Checkpoint Checkup: One Month Later
A view from Israel by Hannah Weiss
The Christ at the Checkpoint Conference took place during Purim week (March 5-9). In a courageous move that proved highly controversial, a small contingent from Israel's Messianic community attended, supporting the Conference goal of "an open forum for ongoing dialogue between all positions within the Evangelical theological spectrum."
Here in Israel and abroad, a vigorous debate went on among Messianic believers about the two twisted legs on which the Conference stood: their “theology of the land,” which transfers the covenantal promise of this land from the Jews to the Palestinians, and denies any scriptural support for the modern return of the Jews back to Israel; and the anti-Israel rhetoric coming from so-called Bible believers.
Pastor Wayne Hilsden, writing a Response in the name of the Israeli contingent attending the Conference, said that they hoped “to address in greater depth the serious issues that concern the messianic body, both of a theological nature and existential threats and attacks against the nation ofIsrael.”
Our community’s arguments focused mostly on whether the Israeli brethren participating in the Conference would be catalysts to replace these distortions with truth—as they desired and hoped—or be used as window dressing to give the distortions respectability.
As a defense, Conference organizers repeatedly stated that there was room for disagreement on both theology and political conviction, that these were secondary compared to our kinship in the Kingdom, and that the Conference would transcend the disagreements. At least that was the position before and during the Conference.
The Messianic Israeli participants accepted this reassurance at face value: “We hope and pray that our willingness to accept the invitation to participate in the conference has opened a door for us to strengthen genuine relationships with our Arab brothers and sisters. We trust that in the context of such relationships we will be able to address in greater depth the serious issues that concern the messianic body” (from a Brief Response by Wayne Hilsden).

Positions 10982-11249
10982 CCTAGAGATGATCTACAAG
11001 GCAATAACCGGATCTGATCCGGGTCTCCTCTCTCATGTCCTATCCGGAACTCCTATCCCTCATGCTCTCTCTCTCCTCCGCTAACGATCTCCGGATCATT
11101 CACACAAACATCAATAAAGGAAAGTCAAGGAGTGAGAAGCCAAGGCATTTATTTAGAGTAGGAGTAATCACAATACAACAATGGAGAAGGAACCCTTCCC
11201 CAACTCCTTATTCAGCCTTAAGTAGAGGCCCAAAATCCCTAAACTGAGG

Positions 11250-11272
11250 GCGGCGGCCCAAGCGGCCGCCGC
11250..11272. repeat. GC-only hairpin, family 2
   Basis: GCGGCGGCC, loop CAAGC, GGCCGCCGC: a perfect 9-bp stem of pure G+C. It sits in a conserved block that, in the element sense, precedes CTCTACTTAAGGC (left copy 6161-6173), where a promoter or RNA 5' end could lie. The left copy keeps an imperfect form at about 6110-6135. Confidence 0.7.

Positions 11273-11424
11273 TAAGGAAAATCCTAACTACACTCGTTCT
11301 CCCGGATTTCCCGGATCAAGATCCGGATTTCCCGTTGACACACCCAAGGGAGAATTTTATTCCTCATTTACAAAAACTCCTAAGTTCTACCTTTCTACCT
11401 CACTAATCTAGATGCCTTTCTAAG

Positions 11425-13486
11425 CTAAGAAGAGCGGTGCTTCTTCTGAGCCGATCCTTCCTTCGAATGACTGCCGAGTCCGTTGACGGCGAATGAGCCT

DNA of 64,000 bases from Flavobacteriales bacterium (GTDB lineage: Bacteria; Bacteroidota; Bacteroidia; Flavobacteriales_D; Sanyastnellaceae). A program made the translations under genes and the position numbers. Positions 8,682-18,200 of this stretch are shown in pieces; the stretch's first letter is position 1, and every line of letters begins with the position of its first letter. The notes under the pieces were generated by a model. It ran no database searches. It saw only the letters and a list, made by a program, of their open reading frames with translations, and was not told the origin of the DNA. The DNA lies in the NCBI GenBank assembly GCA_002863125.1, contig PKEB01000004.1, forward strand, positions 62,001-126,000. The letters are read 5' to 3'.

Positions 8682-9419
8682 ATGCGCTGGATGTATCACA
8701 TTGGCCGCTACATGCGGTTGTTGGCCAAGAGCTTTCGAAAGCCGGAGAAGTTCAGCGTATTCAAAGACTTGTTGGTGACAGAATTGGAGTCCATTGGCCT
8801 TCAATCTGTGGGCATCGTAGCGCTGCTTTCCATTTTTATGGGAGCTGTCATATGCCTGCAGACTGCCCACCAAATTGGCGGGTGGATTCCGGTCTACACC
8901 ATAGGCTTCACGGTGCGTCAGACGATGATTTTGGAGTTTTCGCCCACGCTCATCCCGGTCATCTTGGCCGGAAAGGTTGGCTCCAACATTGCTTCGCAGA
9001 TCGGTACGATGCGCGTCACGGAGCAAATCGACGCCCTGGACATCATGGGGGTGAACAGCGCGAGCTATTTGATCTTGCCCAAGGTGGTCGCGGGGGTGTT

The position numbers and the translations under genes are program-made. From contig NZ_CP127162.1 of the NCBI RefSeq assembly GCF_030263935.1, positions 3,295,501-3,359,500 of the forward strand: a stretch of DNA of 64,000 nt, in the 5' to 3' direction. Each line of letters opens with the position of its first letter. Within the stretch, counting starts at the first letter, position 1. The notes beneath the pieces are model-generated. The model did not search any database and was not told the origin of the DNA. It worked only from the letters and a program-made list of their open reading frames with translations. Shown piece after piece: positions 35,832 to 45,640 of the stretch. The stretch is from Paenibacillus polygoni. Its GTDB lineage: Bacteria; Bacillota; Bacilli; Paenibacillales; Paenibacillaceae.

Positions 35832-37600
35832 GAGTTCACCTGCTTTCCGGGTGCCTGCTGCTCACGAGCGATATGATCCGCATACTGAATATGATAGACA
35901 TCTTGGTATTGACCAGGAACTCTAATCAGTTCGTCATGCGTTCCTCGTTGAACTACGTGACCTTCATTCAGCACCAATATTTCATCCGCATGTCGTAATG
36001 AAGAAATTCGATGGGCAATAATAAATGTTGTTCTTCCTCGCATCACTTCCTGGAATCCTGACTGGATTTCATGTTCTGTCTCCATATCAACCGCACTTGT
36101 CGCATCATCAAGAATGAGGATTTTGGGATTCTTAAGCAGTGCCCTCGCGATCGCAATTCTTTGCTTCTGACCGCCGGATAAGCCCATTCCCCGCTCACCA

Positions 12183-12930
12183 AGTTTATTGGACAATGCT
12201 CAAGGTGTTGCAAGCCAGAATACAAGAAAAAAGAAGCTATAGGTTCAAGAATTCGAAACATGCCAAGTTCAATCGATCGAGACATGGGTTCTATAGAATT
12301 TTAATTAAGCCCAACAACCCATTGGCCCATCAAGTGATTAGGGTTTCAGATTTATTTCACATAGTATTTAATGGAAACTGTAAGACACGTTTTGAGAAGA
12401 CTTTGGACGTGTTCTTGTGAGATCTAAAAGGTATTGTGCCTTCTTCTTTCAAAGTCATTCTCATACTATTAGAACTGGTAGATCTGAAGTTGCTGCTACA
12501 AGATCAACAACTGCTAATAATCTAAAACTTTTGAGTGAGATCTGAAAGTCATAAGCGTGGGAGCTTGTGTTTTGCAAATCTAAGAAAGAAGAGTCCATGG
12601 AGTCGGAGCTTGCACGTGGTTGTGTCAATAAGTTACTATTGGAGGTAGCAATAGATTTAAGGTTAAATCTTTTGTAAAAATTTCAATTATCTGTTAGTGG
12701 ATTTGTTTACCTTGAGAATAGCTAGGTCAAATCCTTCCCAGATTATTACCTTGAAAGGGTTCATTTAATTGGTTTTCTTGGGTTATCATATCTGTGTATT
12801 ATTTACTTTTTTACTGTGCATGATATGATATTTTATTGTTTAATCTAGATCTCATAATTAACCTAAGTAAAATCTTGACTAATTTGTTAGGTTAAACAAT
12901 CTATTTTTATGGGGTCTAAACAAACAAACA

It takes time for real attitudes to assert themselves after the euphoria of affirmative words, hugs and audience applause. As Hilsden cautioned the critics, “The impact of the conference has yet to be assessed.”
Can We Assess Now?
There were eyewitness reports of a few quiet relationships in formation, of individuals admitting that they needed to rethink certain points, and even of public apologies for hasty conclusions or unfair generalizations. One month is too short a time to discover if these encounters will go on to spark real shifts toward truth-telling. But a month is time enough to discover if Christ at the Checkpoint made any attempt to pay their respects to the broad “Evangelical theological spectrum” they were so proud to host and to hug.
Reconciliation begins with enlarging one’s boundaries to grant validity to the other side—not validity AT THE EXPENSE of the truth, but validity BASED ON the truth. We acknowledge whatever truth is found in their perception, which we realize is missing from ours. The sign of a real reconciliation is in public statements issued to our own community that acknowledges the needed changes—otherwise known as “repentance.”
The Israeli Zionist side of the Conference was free with reconciliatory statements to the Messianic community, as noted above. What about the anti-Zionist side? Let’s look to the two Conference legs for signs of “untwisting,” which will show that the other side is embracing new truth.
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